Perhaps I'm misunderstanding you, but I must disagree that these subjunctives are all jussive. The cures in parataxis with velim is jussive, yes, but the subjunctives after the ut clauses can't be. For one, independent jussive subjunctives aren't preceded by ut, at least in classical prose. In archaic Latin and in poetry ut is often found in place of utinam after optative subjunctives, but never so with jussive subjunctives that I am aware of. In addition to that, these are clearly commands directed to the addressed, i.e. second person, but the subjunctive verbs are third person. Third person jussive subjunctives do not function as commands/exhortations to the second person to cause something to happen to the third person subject; they only indicate what the speaker/writer thinks the third person subject should do or have happen to him/her/it/them. As I said before, I think these are simply examples of ellipsis of the imperative fac, a verb which commonly takes a consecutive ut clause of what is or is to be caused, viz. "make that this be so."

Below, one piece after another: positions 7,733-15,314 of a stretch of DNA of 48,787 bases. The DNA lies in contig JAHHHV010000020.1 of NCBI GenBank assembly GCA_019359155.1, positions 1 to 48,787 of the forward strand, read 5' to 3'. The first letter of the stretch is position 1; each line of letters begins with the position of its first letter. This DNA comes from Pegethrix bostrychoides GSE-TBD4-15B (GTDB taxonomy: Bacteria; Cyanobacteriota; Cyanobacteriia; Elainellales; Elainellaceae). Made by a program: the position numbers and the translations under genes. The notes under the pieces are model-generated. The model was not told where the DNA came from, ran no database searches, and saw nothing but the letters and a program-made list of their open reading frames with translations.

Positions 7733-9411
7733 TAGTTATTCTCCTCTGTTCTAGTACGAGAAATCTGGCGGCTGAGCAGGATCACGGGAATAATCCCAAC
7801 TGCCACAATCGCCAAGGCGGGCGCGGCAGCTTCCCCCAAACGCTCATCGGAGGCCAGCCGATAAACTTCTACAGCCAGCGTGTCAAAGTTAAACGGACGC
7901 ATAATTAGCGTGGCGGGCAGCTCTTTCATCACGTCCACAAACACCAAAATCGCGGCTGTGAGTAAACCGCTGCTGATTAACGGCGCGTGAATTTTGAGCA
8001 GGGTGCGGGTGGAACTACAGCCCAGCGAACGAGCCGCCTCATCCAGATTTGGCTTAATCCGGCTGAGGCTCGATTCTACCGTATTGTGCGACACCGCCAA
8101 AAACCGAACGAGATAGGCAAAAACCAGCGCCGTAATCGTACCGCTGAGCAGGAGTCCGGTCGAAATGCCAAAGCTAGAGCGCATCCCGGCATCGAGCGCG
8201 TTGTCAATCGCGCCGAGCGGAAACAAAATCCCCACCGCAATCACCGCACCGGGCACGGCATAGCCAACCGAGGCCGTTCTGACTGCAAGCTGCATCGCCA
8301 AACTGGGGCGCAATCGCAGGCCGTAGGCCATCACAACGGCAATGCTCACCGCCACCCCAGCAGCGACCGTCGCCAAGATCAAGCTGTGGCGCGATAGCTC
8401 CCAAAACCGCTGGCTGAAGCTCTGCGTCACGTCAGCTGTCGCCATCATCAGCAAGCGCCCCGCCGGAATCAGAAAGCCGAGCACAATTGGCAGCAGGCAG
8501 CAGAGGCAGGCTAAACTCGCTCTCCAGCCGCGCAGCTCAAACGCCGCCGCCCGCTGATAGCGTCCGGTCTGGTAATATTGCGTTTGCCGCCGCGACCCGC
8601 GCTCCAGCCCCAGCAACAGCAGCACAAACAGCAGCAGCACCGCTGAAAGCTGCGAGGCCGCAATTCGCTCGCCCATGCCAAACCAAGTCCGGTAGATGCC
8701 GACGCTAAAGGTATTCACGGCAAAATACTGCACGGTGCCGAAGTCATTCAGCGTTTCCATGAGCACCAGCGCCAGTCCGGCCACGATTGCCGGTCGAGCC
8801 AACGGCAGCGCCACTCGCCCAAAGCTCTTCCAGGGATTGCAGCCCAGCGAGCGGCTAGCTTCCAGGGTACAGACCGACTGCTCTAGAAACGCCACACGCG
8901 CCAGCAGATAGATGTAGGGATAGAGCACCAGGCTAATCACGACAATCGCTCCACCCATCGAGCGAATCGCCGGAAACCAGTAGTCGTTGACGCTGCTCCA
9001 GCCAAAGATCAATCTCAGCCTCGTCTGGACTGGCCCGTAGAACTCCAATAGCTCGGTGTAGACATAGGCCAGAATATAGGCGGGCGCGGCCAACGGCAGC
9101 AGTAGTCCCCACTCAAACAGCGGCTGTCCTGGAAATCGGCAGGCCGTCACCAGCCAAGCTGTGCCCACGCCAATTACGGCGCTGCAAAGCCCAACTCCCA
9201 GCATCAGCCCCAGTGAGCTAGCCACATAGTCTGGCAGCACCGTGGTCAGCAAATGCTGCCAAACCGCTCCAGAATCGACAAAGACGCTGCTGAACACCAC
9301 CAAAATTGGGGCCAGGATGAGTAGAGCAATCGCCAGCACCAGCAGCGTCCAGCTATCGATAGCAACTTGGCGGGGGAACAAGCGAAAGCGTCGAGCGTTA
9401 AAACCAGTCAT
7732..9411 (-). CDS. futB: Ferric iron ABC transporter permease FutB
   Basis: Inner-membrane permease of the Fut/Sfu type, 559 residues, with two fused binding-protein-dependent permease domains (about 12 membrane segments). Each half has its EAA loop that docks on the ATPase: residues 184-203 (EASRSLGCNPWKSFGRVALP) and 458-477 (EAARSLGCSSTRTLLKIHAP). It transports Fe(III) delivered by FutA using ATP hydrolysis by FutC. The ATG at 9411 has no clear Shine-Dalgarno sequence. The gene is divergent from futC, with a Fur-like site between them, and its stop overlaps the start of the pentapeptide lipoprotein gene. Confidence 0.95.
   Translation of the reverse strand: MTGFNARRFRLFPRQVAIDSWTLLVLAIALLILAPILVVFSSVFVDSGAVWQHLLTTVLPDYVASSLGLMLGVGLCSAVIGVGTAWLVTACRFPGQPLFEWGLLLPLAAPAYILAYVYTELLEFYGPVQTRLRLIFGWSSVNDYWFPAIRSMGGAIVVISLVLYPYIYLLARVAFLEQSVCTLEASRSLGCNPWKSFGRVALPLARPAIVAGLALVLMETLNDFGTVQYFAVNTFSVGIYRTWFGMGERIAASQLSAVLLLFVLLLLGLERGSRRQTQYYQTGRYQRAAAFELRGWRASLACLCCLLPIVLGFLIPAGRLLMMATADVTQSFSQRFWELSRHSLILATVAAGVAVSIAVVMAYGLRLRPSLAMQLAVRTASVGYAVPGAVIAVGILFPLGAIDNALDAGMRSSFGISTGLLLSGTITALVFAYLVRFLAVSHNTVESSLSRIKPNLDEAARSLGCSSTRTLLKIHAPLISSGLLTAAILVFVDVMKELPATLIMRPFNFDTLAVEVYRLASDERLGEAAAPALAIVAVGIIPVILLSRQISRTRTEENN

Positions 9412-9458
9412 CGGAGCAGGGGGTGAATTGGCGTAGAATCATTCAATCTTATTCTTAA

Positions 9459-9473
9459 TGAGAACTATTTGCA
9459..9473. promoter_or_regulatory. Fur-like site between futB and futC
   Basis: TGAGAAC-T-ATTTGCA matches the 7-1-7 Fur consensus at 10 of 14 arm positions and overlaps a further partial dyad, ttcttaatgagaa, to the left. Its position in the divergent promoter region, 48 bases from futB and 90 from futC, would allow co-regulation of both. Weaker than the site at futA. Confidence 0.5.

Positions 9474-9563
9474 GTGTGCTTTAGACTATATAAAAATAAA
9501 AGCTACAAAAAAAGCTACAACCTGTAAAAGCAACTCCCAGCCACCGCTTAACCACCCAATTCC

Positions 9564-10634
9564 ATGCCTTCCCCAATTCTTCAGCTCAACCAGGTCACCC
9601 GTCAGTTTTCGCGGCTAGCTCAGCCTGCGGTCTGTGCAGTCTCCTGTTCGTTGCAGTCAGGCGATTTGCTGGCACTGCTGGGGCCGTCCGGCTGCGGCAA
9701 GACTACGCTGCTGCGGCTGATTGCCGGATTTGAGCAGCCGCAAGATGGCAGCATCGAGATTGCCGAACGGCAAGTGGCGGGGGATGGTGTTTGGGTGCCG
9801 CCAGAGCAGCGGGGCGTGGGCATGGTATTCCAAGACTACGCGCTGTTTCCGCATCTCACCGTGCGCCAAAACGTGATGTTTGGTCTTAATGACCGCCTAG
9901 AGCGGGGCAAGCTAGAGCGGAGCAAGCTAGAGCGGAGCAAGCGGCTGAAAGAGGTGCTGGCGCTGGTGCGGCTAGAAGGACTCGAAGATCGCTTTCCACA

Also, to be fair to Cicero, keep in mind that these are two separate letters written months apart. It's likely Terentia had recovered from her fever long before the rather demanding second letter was written and delivered (and which was also, perhaps not coincidentally, the last letter he sent to her before their divorce.)
Ex mala malo
bono malo uesci
quam ex bona malo
malo malo malo.
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Re: Cicero's letters to his wife.

Postby thesaurus » Sat Sep 05, 2009 7:57 pm

You are of course correct. I was using the terminology loosely, which I suppose is a no no in philology.